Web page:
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Ciabatta Bread

The author of this ciabatta bread recipe had me laughing out loud – literally – with comments like this as you went along with the recipe:

Add flour and salt to your bowl of yeasty water. This, after measuring out the flour, presents another prime opportunity to get flour on your person. This will be regarded by many as a sign of your culinary determination. You’ll need such signs because anybody who actually watches you make the bread will think you’re one of the laziest bakers in existence.

Which meant that I had to make a loaf immediately. 🙂

Traditional Ciabatta Bread | Get the recipe from


Ciabatta Bread

adapted from


  • 2 cups of all-purpose flour (do NOT pack the flour into the measuring cup)
  • 2 cups of bread flour
  • 2 cups of warm water
  • 1 teaspoon of salt
  • 1 teaspoon sugar
  • 1/4 teaspoon of granulated yeast (or equivalent)


Mix water and yeast in a large bowl. Add flour, salt, sugar (I mixed the water and yeast in a different bowl and poured it into a well I made with the flour – but the recipe states you can just put it in the main bowl). Stir into a heavy batter – this only takes a minute or two. Cover with plastic wrap and let rise for 8 to 12 hours, or until it doubles in size.

Preheat the oven to 400°. Prep your cookie sheet, parchment paper or baking stone with flour and cornmeal. This is a very sticky batter so be sure to coat your work surface well. Pour out the batter onto your pan of choice forming a long bread shape. It doesn’t have to be perfect, your cutting it up anyway. Add spices of your choice to the top (I actually recommend doing this when you mix the dough 8 to 12 hours previously).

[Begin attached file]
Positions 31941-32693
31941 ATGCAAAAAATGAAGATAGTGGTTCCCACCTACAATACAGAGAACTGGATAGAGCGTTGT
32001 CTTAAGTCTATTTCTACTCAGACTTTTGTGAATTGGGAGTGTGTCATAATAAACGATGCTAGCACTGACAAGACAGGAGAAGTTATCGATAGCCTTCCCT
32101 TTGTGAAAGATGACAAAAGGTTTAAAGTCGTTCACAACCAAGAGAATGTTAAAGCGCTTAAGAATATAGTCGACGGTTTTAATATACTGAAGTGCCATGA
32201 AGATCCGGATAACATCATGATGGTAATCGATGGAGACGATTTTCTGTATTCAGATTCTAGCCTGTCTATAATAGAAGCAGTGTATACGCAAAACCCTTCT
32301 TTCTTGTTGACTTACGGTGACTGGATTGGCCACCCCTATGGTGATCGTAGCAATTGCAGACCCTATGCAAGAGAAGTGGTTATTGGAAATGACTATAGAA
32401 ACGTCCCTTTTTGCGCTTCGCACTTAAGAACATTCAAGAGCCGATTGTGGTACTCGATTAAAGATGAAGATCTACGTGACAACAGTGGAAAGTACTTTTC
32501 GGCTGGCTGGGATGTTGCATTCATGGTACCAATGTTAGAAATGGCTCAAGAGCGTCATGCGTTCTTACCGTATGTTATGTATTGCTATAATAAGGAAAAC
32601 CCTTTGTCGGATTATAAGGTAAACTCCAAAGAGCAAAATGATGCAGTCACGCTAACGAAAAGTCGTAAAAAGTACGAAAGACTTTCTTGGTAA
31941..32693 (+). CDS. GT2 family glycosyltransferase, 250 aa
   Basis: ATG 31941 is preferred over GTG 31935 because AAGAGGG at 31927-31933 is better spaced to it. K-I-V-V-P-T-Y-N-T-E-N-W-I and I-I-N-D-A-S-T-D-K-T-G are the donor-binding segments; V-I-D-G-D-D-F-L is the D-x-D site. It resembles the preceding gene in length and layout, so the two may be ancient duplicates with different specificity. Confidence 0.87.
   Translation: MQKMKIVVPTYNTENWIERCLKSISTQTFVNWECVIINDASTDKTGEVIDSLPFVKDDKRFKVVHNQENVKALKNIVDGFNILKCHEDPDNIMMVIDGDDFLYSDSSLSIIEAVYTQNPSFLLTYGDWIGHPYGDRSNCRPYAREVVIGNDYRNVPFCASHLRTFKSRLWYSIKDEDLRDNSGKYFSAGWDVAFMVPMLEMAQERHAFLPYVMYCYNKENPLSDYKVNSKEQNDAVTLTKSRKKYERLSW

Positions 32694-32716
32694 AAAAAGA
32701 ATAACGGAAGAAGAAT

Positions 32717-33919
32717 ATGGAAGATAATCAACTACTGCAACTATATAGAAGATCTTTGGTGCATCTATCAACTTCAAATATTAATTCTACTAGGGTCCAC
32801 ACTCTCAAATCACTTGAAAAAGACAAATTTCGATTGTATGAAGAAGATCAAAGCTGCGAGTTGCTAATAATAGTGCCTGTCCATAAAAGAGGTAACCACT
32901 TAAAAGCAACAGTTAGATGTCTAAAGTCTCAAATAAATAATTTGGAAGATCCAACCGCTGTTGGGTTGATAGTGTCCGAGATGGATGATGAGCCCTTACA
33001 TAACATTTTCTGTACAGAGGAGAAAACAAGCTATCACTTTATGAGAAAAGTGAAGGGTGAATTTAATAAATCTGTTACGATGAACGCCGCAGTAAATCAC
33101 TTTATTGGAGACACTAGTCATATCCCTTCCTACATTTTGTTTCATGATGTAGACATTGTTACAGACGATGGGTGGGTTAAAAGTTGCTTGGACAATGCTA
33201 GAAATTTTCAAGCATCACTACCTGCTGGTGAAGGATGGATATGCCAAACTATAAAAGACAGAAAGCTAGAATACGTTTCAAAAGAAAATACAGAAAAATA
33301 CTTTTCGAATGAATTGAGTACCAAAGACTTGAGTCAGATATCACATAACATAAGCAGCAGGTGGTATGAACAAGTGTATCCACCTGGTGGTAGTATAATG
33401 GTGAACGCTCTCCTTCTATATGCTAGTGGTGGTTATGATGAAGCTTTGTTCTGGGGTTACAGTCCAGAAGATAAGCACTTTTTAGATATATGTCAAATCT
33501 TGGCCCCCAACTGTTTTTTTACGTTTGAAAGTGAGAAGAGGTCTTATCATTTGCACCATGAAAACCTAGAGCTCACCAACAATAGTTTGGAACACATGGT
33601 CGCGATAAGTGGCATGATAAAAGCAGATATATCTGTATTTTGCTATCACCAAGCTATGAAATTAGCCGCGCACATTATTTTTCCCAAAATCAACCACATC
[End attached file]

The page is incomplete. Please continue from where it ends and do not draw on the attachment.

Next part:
Bake for 25 minutes. Remove from oven and let rest on a wire rack for 10 minutes. Let cool completely before slicing.


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It’s time to step up the bread game after this one. I have the basic ‘no knead’ method down – but I really want to make good breads in the future and I know that’s going to require some blood, sweat and tears.

I used the ciabatta bread later that night to make grilled pork sandwiches – that I didn’t get to photograph because it was late and we were very hungry. Don’t let the lack of photos fool you, they are delicious, and you really need to make this recipe soon.


Grilled Pork and Fontina Sandwiches

adapted for picky eaters everywhere from


  • 2 (8-ounce) 1-inch thick, boneless pork loin chops
  • Olive oil, for drizzling
  • Kosher salt and freshly ground black pepper
  • 2 teaspoons herbes de Provence
  • mayonnaise
  • (1 pound) loaf ciabatta or rustic bread, ends trimmed, cut in 1/2 horizontally
  • 4 romaine lettuce leaves, halved lengthwise
  • 4 ounces fontina cheese, cut into (1/4-inch thick) slices


Put a grill pan over medium-high heat or preheat a gas or charcoal grill. Drizzle the pork chops on both sides with olive oil and season with salt and pepper, to taste. Sprinkle both sides with the herbs de Provence and grill for 10 minutes. Turn the chops over and cook until an instant-read thermometer inserted into the thickest part of the meat registers 160 degrees F. Transfer the chops to a cutting board and let them rest for 10 minutes. Slice each chop into 6 (1/4-inch thick) slices.

To assemble the sandwiches: Lay the bottom half of the bread on a work surface and spread with some of the  mayonnaise. Add the lettuce leaves, arrange the cheese slices on the lettuce and top with the pork slices. Spread the top half of the bread with the remaining mayonnaise mixture and cover the sandwiches. Slice the loaf into 4 pieces and serve.


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I placed the sandwiches on the panini press before serving for about 5 minutes. This made the bread thinner, which helps in the eating department and also, added a really good crisp to the bread while melting the cheese into the pork. I would add some caramelized onion and maybe try this with brown sugar and cumin for the seasoning the pork the next time I make it. And Lord knows, while we’re at it, I’d also add bacon. Bacon makes everything better.

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